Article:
Today was a tough day. On my way home Sunday night I learned that one of the kids who I had gotten to know while I was a Young Life leader in Livingston had passed away. He was the third young person who has died this year that I had been either their Young Life leader or youth pastor. All three are tragic deaths simply because they all died too young.
I’ve tried to understand how these parents must feel but I don’t have a clue. Three other kids have died tragically in Livingston this year as well. Though they were not “my kids,” this community has been shaken because they were “our” kids.
At the visitations of these kids, you see a side of life that, while tragic, is also very encouraging. Kids, because of their youth, always have a large number of people coming to offer their respective families condolences. Some of these people may not have been in contact with the kids or the families or even other visitors for years but this one tragedy brings them all back together. It reminds us all how precious life is and how quickly it can be snuffed out. And that’s the good thing. We are reminded of how glorious each individual really is in this interconnected thing that we call life.
Relationships are both the foundation and the building blocks of life. Without relationships, we do not exist. That’s what makes it so hard for us when one of our relationships is lost, broken, or severed. You and I were made in the image of God for a relationship with him. That’s our primary relationship and all other relationships stem from that foundation. So if our foundation is week, is it any wonder that sometimes our relationships are strained?
I’ve thought a lot about one of my best friends, John, and Megan, James, and now Tyler since their deaths. I’m probably like most people and quite often ask God, “Why?” I can repeat back what Scripture says in Romans 8:28, “And we know that for those who love God all things work together for good, for those who are called according to his purpose.” I can say that with absolute conviction and belief but it doesn’t stop me from asking, “Why? Show me the purpose.”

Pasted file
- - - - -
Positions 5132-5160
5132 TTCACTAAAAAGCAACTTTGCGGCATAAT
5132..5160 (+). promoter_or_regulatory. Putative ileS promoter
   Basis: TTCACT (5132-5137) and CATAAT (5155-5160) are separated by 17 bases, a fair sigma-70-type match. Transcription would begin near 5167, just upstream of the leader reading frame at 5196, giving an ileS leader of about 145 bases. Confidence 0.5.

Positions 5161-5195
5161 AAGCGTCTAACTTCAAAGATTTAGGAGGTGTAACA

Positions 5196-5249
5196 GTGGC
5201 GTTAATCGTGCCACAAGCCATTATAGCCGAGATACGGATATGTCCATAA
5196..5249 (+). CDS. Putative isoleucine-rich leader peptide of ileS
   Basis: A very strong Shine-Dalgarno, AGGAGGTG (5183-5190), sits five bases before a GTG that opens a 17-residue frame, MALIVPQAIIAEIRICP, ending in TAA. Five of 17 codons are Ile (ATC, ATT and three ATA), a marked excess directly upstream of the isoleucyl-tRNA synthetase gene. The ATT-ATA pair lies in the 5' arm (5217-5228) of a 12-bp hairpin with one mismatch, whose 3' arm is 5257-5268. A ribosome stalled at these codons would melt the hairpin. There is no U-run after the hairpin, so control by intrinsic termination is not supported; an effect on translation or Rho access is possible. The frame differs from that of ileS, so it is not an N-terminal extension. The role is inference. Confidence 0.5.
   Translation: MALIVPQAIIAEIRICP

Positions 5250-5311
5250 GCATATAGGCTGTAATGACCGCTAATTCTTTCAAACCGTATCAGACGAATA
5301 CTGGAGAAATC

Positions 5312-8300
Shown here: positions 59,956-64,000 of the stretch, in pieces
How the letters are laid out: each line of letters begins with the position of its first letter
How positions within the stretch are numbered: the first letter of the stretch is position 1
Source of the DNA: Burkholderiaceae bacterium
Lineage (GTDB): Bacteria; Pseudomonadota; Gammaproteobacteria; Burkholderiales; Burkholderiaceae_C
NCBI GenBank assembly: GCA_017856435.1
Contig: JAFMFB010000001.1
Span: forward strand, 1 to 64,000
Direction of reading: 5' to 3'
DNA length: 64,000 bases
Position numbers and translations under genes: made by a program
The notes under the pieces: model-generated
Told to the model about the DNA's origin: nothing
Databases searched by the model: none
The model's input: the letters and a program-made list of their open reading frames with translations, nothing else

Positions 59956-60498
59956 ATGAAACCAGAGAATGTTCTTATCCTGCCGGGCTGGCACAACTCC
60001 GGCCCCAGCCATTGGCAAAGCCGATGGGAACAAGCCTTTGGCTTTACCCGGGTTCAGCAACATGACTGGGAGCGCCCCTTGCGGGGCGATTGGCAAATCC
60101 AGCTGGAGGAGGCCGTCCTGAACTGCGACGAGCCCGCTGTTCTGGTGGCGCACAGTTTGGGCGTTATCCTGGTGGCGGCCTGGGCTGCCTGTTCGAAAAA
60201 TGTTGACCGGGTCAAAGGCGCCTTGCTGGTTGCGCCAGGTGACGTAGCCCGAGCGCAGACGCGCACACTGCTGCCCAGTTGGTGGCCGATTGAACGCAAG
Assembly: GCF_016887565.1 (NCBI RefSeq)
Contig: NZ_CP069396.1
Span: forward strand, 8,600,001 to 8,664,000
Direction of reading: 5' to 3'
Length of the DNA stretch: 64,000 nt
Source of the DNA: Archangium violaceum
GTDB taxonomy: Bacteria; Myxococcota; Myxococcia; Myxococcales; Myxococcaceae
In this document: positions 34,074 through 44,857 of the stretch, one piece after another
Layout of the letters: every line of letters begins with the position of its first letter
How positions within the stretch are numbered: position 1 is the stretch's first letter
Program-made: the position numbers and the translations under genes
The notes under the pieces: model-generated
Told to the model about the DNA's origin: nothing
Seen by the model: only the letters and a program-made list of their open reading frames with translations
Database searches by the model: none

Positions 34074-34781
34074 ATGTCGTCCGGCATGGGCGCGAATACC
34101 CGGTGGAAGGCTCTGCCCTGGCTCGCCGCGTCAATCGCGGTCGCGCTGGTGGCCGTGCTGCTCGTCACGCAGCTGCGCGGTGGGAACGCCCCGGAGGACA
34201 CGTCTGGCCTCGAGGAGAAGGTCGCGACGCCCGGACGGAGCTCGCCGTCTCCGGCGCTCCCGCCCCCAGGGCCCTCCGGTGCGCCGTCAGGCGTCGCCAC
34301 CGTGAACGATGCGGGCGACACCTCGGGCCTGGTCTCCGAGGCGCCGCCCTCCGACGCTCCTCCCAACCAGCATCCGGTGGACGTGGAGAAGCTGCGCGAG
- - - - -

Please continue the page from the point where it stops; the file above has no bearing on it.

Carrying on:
While driving home tonight, Amanda called me from Olive Garden. She and Sophia were having a girl’s night after dance. Amanda passed Phia the phone and she excitedly said, “Hi Daddy. Are you coming home?” She made my heart swell. At the end of the conversation she said, “Bye,” and I said, “Sophia. I love you,” because I always want her to know that without question, her Daddy loves her.
The Daddy in me wanted to hear her say it back but she didn’t because she was too excited, too preoccupied, or just too Phia to recognize that I was trying to elicit a response from her. I got a glimpse into what I think God experiences when He wants to hear back from us, “I love you Abba.” So often we don’t. We’re too excited, too preoccupied, or just plain too human. Do me a favor. Do yourself a favor. For all those Moms and Dads who don’t get to tell their kids, “I love you tonight,” make it extra special when you say it to your own. If you don’t have kids then tell your spouse, your parents, your friends, whoever … let someone know that they are loved … honestly loved. A lot of good comes from doing this. The best comes from it.